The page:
Business skills for nurses

April 13, 1993

Mention cost-effectiveness and health care in the same breath and you are likely to raise fears about cutting corners, rationing or a host of other bugaboos. But if this country is to achieve a sane, accessible health care system, it must find ways to increase the quality of care while holding down costs and increasing patient satisfaction. Who better to do that than the people who understand the nuts and bolts of delivering care?

The problem is that most health care providers have no training in the business side of medicine. The average physician spends many years in professional training without ever dealing with reimbursements or administrative matters. However, nursing schools have begun to recognize the value of giving students business training as well as the skills traditionally instilled in nurses.

The University of Maryland School of Nursing has joined forces with the University of Baltimore's Robert C. Merrick School of Business to offer a joint program in nursing and business, with degrees offered both at the masters and Ph.D. levels. The effort, now in its second year, is one of 32 such ventures around the country, and it represents the kind of interdisciplinary approach that will be needed to forge a new health care system.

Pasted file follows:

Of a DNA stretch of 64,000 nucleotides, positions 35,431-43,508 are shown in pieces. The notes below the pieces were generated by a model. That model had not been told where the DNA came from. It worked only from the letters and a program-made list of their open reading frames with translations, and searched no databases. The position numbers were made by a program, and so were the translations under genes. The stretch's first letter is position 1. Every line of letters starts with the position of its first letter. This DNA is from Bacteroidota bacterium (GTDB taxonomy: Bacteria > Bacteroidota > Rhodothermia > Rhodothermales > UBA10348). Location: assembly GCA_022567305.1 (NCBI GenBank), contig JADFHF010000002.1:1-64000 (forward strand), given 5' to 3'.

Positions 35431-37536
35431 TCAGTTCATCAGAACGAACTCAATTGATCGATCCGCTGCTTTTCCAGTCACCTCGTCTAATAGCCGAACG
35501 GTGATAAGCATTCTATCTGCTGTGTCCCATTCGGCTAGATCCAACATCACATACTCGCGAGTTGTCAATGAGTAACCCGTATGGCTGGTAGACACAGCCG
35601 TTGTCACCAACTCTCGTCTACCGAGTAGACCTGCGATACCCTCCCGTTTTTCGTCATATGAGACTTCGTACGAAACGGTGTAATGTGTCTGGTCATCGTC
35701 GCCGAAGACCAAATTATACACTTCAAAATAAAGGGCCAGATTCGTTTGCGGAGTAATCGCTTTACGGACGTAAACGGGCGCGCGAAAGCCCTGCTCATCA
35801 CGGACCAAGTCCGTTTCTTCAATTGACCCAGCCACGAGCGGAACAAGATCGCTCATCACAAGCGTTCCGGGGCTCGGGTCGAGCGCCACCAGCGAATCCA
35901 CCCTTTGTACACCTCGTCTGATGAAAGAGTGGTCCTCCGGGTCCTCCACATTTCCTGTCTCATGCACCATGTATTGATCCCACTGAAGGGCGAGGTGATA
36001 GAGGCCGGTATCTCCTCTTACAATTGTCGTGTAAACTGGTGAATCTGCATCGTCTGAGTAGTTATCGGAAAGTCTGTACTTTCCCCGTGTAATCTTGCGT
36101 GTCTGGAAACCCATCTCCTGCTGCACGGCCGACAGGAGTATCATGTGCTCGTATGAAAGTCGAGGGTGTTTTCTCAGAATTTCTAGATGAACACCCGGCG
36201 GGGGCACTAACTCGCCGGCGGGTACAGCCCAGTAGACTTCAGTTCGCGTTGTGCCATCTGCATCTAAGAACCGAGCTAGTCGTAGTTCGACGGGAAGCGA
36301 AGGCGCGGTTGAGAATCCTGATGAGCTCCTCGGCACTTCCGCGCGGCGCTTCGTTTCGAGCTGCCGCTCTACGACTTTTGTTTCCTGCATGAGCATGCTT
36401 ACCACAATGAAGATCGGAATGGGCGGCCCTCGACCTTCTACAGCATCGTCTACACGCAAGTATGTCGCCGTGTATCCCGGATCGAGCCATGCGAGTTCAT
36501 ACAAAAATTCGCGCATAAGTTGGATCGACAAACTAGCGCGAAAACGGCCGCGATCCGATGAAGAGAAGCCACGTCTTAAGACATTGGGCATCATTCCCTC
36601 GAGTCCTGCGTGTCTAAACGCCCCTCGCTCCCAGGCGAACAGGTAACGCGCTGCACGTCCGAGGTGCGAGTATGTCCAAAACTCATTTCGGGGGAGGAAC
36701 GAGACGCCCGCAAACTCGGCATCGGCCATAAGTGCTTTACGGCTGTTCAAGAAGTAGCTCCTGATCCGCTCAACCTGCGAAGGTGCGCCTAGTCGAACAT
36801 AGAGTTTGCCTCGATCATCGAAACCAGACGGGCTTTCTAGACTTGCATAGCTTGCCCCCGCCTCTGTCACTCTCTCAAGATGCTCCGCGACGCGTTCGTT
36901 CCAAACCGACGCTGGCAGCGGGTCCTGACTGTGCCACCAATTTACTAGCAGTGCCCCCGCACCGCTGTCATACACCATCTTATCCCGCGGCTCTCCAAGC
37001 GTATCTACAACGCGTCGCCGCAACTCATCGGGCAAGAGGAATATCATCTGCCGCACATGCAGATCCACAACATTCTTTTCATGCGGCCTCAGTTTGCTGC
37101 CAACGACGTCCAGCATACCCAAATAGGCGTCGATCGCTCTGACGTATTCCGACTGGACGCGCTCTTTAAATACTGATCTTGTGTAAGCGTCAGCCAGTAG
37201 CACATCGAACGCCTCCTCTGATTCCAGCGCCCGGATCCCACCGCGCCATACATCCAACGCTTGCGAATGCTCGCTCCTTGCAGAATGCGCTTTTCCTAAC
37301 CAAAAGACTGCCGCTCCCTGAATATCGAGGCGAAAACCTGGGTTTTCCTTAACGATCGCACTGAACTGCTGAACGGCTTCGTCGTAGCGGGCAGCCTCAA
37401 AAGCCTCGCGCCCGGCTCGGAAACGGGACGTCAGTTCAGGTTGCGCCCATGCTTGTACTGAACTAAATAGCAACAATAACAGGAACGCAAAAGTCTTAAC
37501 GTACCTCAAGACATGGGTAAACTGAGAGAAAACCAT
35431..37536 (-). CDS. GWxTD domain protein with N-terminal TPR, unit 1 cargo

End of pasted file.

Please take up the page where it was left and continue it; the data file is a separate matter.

Nurses with business training could have a significant effect on health care costs and outcomes. After all, nurses are often the key people in ensuring good care during hospital stays. They can see that patients get to scheduled tests on time and that tests are performed properly, thereby avoiding costly repeats. They have a great deal to say about what types of supplies are ordered, ranging from expensive monitoring equipment to the computer systems and software used to keep track of patients and their treatments.

Will business training turn nurses into penny-pinchers? On the contrary, it will enable them to participate in creating systems that make more sense and give better care.

An example: Why not structure hospitals so the support staff that patients need to see in any given day -- physical therapists, lab technicians, pharmaceutical aids, etc. -- can come to the patient, rather than shuttling patients all over a sprawling institution? Organizing hospitals for the benefit of patients rather than the convenience of staff could do wonders for patients, hastening healing and shortening hospital stays.

Giving nurses as well as other medical providers the ability to look at the broader context is one small but important step toward a health care system that is sensible and sane.

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